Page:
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The Boulonnais horses come from France where they can be commonly used for drafting or harness work. Their unique features make for a very strong, elegant, and enduring animal. They were once known for roaming many lands such as Calais, Belgium, Eterpigny, and along the English Channel in the United Kingdom. Most of the heavier draft breeds were bred in the Northwestern areas of France.
The Boulonnais horses are calm and generally very easy to get along with. They are one of the quieter and reserved breeds. This breed can make for a very good work horse as they tend to be quite obedient and eager to please their masters. They're simple to care for and overall well mannered.
The Boulonnais horses stand at around sixteen hands in full grown size. They are bred in chestnut, bay, and gray shades of fur. With refined head and a prominent wither, their looks are powerful and sweet at the same time. They bode good legs and high feet with a sloping croup. Their coats are silky and polished with a marble pattern in most cases. They also have shorter necks for a horse this size, but they have very strong necks that are excellent for carrying or pulling for their owners.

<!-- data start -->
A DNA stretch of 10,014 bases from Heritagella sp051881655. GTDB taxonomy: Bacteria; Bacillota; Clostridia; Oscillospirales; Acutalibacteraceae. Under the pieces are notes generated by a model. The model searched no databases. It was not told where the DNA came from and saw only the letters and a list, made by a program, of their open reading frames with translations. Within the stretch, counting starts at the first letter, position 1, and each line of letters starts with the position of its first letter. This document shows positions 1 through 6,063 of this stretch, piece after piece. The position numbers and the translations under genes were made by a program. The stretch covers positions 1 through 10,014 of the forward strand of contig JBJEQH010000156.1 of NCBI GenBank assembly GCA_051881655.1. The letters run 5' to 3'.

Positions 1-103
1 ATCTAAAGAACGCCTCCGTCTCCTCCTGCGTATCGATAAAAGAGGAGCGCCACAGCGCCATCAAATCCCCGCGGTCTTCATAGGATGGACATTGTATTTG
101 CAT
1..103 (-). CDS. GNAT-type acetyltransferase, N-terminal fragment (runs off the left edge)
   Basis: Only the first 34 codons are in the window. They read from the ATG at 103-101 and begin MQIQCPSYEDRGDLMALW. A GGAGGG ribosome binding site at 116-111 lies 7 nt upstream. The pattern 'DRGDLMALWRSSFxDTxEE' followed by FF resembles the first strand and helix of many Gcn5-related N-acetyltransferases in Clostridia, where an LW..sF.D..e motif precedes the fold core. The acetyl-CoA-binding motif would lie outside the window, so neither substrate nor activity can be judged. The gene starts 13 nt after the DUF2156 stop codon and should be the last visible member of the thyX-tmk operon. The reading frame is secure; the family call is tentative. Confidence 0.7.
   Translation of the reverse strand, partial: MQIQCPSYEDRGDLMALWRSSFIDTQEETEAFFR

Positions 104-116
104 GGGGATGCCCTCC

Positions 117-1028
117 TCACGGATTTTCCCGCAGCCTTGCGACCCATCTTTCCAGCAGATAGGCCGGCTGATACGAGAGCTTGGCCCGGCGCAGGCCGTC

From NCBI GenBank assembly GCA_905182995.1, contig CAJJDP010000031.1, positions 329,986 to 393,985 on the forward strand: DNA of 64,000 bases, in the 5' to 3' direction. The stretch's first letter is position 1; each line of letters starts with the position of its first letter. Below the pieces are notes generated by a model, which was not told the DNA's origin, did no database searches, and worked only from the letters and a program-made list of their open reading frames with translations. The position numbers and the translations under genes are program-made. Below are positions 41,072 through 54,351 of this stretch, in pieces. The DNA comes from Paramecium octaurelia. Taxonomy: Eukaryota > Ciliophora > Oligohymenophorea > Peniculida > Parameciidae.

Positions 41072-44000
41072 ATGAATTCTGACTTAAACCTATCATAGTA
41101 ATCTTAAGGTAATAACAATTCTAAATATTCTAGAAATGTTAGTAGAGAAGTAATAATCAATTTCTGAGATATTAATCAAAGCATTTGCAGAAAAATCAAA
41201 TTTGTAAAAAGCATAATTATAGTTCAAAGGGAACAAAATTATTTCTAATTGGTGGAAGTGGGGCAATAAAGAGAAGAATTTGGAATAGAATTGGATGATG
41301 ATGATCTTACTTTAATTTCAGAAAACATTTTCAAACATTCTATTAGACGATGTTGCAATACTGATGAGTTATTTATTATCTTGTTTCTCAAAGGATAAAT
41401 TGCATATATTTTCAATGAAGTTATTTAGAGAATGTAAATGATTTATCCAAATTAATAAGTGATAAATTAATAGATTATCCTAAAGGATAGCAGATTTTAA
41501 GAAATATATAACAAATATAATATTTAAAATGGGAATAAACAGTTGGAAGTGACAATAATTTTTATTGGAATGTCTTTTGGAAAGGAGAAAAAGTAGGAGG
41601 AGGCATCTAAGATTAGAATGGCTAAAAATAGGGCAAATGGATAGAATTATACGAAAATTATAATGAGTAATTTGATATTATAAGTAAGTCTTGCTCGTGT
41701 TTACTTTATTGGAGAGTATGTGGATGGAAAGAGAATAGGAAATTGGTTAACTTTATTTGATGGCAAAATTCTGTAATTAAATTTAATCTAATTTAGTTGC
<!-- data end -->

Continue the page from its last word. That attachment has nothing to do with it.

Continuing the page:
Tending to your Boulonnais is rather basic as they can take very good care of themselves with ease. The breed is not one that bodes any major health issues. This style can reside in any warm or cold climate and they simply adore exercise. This will require you as the owner to provide plenty of room for them to stretch out during the day and stay active as they will get bored easily if not given the opportunity to run and play.
The Boulonnais horses come from France and are considered legendary creatures that were brought from France by none other than Julius Caesar sometime during his preparation to invade Britain. Experts have note that they are often referred to as the Thoroughbred horses of the draft breeds. This was as a result of their elegance that they received from the bloodlines of some Arab and Iberian horses. While they are recognized as being derived from the seventeenth century, some feel there were in fact two various styles of the breed. One was noted as the heavier draft version and the other is the smaller one called the "horse of the tide". They were sometimes utilized to transport fish from the areas of Boulogne to Paris. They went on to struggle with extinction as the people of their towns began using motorways and cars to get around town. It is unknown at this point in time if a true full bred Boulonnais horse still exists in France, or anywhere else in the world for that matter.